The making and sharing of something comforting as a response to difficulty was ingrained in me from a young age, and it has stuck.
I didn’t really realise this until it was a few days into lockdown and I found that I’d done Instagram cookalongs of my dinners for several days, putting out into the digital world not only what I was making and how, but my general cooking experience; what I was listening to, tips for getting the best out of garlic, encouragement to drink while chopping veg. Immediately people — my friends, yes, but also folks I’ve met once or twice, and some I’ve never met at all — started responding, asking questions about what I was doing or sending photos of them cooking along with the story. It’s always a bit of a shock when people show interest in the more mundane aspects of your life, but I have been continually surprised over the last few weeks to see just how many people are interacting, virtually, over the process of making breakfast, or dinner, or cobbling together some leftovers for lunch. We’re swapping techniques, we’re requesting recipes, we’re reminiscing about when we ate this one thing here or there, with this person or that, and planning when we might go there again. We’re sharing.
I am lucky enough to be ensconced at home with my partner who eats almost anything, so I have someone to feed, someone with whom I can appreciate the food we have. But the process of putting all of this online made me realise that cooking isn’t just about making the finished product. It’s not even just about sharing the food. It’s having someone sitting on your counter, amidst a pile of flour, critiquing the way you knead. It’s licking your finger and pressing it into the crumbs of a dessert, knocking someone else’s hand out of the way and trying to get the last bits before everyone else. It’s accidentally throwing a whole lasagna onto the floor and having someone to laugh at you until they cry. Food, the process of food, is communal, and so are the successes and failures of its making.
A couple of weekends ago I got it into my head that I’d recreate the miso caramel that makes up part of the famous dessert they serve at the best restaurant I’ve ever been to — but instead of the whole dessert, I’d layer that miso caramel on top of shortbread and underneath a layer of melted dark chocolate, the ultimate fancyass millionaire’s shortbread. However, pouring caramel and caramel intended to set solid have very different methods, and despite frantic attempts to freeze the whole thing hard, what I ended up with was ice cold shortbread, freezing chocolate and caramel that still flowed from the middle of it like a non-Newtonian liquid. I told my mum that I’d failed to make a set caramel; she responded by digging a 30-year-old half-destroyed BeRo cookbook out of the kitchen drawer and making the same millionaire’s shortbread recipe that I’d have eaten when I was a child. Her caramel was perfect.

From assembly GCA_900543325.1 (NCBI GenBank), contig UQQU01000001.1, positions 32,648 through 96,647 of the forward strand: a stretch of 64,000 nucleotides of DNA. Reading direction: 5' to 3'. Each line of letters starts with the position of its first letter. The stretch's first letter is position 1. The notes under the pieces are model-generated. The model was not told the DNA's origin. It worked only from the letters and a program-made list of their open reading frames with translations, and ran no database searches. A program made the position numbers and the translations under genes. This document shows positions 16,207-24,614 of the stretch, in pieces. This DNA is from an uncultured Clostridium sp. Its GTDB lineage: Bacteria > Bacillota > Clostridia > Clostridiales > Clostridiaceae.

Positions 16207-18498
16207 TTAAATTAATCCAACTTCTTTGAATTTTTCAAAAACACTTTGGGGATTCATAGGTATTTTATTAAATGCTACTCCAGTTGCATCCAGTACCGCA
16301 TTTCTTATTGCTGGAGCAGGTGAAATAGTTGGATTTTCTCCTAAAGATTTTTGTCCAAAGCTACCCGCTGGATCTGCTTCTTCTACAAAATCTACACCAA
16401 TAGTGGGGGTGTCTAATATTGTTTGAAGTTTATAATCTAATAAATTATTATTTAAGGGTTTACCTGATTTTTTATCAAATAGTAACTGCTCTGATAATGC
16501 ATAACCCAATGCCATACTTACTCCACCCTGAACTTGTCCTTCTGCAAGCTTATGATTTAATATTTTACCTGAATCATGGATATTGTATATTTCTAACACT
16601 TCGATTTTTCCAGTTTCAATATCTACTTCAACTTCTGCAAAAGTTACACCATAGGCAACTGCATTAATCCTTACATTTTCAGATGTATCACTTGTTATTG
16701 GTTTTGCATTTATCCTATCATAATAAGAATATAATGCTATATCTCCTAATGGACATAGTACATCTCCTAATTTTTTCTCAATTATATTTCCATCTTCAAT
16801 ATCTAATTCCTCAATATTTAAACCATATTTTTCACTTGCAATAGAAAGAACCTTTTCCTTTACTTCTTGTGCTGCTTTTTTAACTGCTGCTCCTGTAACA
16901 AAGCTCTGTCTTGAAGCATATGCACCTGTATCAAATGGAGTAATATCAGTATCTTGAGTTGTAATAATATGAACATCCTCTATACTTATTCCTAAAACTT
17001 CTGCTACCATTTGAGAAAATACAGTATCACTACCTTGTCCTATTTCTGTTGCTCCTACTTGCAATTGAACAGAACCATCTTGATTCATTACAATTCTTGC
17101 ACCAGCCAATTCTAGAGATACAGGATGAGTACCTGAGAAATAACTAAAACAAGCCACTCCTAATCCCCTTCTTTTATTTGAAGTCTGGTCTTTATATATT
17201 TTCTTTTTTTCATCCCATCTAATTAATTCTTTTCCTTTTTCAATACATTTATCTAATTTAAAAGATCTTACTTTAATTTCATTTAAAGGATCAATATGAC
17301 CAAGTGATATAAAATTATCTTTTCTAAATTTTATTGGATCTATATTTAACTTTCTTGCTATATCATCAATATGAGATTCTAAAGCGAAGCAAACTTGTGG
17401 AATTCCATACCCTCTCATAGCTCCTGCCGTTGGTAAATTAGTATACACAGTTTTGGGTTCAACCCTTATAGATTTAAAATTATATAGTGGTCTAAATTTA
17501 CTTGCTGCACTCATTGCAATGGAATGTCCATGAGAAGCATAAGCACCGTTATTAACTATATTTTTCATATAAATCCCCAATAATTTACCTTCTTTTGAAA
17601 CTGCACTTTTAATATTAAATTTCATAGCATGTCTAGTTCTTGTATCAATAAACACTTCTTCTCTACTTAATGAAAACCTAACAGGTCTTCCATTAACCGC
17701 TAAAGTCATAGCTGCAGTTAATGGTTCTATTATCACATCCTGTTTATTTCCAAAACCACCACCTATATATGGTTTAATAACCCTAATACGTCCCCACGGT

Right now the comfort of Instagram, and the internet as a whole, is that it’s allowing us all into each other’s kitchens, letting us peer into our friend’s oven to see if that sourdough is rising or falling, showing us how someone else cuts an onion, letting us learn from each other’s mistakes. It’s letting us share the process of making.
My trip to the bakery turned out to be the last before lockdown in the UK. In my 45 minutes of slightly sombre waiting, I devoured the entirety of Tiny Moons; A Year of Eating in Shanghai, a brilliant and comforting book about food, memories and belonging by Nina Mingya Powles. In it, Nina explores the destinations of her life so far via her experiences with meals and the people with whom she cooked and ate. Food, for her, is a way back to her Chinese-Malaysian heritage via the streets of Shanghai and Wellington; it’s the connections she has with the grandparents, her family, her friends.